American RadioWorks |
Image: Wikipedia (public domain)

Can how you move change how you think?

Scientists have long thought of the brain as a “control center” for the body – a kind of computer that dictates how we move. But what if how we walk and stand and gesture could actually change how we think?

Recent Posts

  • 05.12.15

    Forest Schools

    What if one day a week, school was in the woods? On the podcast, Emily Hanford takes us to Vermont to understand why teachers wanted to take their students into the forest, and what the kids -- and the teachers -- are learning from it.
  • 05.06.15

    Exposing Conditions at Native Schools

    There are 183 federally-run Bureau of Indian Education schools in the nation, and about a third of these are in poor condition. Some students at BIE schools deal with poorly-insulated classrooms, holes in the roof, rodents, and other issues on a daily basis.
  • 04.29.15

    Green Teachers

    A generation ago, if you walked into an American classroom, you’d likely find a veteran teacher who'd been on the job for 15 years or more. Today you're more likely to find a brand-new teacher – someone who's been the job for a year or less.
  • 04.22.15

    The First Gen Movement

    Over the past decade many elite colleges have taken great strides to admit low-income students, but there are unanticipated financial and cultural barriers to fitting in on campus that can’t easily be solved by merely giving students a foot in the door. Questions of class differences have spurred a nationwide movement of “first generation” student clubs on college campuses.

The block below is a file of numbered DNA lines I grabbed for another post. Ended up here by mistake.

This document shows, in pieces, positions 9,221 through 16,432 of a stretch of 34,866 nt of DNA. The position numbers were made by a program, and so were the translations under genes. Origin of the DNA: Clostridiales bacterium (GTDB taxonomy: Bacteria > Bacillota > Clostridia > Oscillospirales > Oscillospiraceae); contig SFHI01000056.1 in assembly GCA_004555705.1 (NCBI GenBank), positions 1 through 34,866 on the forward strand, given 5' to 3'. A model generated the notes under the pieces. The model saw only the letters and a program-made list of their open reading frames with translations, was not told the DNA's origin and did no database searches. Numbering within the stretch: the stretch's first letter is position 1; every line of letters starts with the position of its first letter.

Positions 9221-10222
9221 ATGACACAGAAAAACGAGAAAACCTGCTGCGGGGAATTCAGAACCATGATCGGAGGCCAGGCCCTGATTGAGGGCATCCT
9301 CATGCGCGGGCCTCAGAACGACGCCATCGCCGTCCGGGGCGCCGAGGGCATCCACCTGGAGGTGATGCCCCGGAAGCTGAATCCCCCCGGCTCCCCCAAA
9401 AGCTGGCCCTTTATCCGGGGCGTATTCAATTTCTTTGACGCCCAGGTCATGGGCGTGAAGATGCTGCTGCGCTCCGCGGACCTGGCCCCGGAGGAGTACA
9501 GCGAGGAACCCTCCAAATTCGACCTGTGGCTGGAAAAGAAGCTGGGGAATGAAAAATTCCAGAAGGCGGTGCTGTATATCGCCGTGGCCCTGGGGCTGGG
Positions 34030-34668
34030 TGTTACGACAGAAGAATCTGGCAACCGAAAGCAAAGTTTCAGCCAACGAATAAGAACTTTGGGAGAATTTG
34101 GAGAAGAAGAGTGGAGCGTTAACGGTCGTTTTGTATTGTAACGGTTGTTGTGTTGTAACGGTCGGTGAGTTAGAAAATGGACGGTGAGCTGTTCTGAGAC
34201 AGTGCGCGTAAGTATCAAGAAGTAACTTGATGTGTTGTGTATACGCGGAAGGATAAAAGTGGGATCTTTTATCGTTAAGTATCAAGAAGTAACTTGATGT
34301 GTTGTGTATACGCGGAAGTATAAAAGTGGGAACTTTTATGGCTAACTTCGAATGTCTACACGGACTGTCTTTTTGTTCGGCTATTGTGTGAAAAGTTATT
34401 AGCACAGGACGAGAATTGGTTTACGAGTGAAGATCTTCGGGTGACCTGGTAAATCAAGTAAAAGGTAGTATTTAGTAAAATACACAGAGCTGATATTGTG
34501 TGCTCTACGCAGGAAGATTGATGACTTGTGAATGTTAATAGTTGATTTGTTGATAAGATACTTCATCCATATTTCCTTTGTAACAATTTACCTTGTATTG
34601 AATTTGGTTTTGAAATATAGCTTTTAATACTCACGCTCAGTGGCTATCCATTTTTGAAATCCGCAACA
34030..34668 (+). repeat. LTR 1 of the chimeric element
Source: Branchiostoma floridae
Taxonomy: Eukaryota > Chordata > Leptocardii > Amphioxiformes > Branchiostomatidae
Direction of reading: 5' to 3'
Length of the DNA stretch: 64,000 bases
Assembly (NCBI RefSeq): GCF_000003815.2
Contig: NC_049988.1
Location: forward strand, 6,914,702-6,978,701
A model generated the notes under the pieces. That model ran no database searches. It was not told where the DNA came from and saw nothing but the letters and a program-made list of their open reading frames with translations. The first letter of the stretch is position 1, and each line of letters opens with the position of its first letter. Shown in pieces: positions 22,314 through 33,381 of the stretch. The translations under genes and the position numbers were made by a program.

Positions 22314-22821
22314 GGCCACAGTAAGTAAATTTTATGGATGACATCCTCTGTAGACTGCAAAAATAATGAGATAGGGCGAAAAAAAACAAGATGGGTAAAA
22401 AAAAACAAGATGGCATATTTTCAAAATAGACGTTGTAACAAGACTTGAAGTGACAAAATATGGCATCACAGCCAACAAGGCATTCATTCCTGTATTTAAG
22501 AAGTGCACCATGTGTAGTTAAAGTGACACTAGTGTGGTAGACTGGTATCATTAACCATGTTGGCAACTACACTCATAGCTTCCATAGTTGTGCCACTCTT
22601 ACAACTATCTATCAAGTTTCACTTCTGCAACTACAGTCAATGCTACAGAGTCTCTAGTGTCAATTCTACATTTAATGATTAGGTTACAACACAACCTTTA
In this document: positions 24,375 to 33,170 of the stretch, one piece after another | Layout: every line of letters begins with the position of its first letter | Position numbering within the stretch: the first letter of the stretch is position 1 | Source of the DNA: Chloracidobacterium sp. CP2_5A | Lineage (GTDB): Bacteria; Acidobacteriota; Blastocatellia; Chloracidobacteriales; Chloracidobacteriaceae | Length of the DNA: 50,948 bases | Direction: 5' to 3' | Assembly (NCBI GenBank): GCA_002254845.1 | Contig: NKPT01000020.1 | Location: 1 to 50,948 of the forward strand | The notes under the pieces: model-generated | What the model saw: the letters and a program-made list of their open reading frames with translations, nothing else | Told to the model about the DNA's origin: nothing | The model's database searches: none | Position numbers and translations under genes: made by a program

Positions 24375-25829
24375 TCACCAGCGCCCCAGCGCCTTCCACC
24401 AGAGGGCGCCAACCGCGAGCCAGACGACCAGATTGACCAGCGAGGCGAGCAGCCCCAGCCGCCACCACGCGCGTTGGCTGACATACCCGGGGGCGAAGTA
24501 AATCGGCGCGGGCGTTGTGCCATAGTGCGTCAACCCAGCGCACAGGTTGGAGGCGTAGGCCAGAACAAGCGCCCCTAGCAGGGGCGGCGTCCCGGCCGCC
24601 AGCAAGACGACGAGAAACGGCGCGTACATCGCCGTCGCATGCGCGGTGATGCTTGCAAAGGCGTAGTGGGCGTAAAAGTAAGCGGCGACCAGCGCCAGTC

American RadioWorks |
Image: Wikipedia (public domain)

Can how you move change how you think?

Scientists have long thought of the brain as a “control center” for the body – a kind of computer that dictates how we move. But what if how we walk and stand and gesture could actually change how we think?

Recent Posts

  • 05.12.15

    Forest Schools

    What if one day a week, school was in the woods? On the podcast, Emily Hanford takes us to Vermont to understand why teachers wanted to take their students into the forest, and what the kids -- and the teachers -- are learning from it.
  • 05.06.15

    Exposing Conditions at Native Schools

    There are 183 federally-run Bureau of Indian Education schools in the nation, and about a third of these are in poor condition. Some students at BIE schools deal with poorly-insulated classrooms, holes in the roof, rodents, and other issues on a daily basis.
  • 04.29.15

    Green Teachers

    A generation ago, if you walked into an American classroom, you’d likely find a veteran teacher who'd been on the job for 15 years or more. Today you're more likely to find a brand-new teacher – someone who's been the job for a year or less.
  • 04.22.15

    The First Gen Movement

    Over the past decade many elite colleges have taken great strides to admit low-income students, but there are unanticipated financial and cultural barriers to fitting in on campus that can’t easily be solved by merely giving students a foot in the door. Questions of class differences have spurred a nationwide movement of “first generation” student clubs on college campuses.

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BAIRD, BRIAN, Democratic Party
Washington

Total number of trips - 6
Total cost of trips - $22,099.21

Average cost per trip - $3,683.20
Total number of days spent traveling - 30 days
Rank of representative - 282 (Out of 638)


Individual trips


Sponsor(s) - National Parks Conservation Association
Dates - August 8, 2001 - August 18, 2001 (11 days)
Location(s) - Denali, AK

Purpose - Educational
Notes - Spouse Dr. Rachel Nugent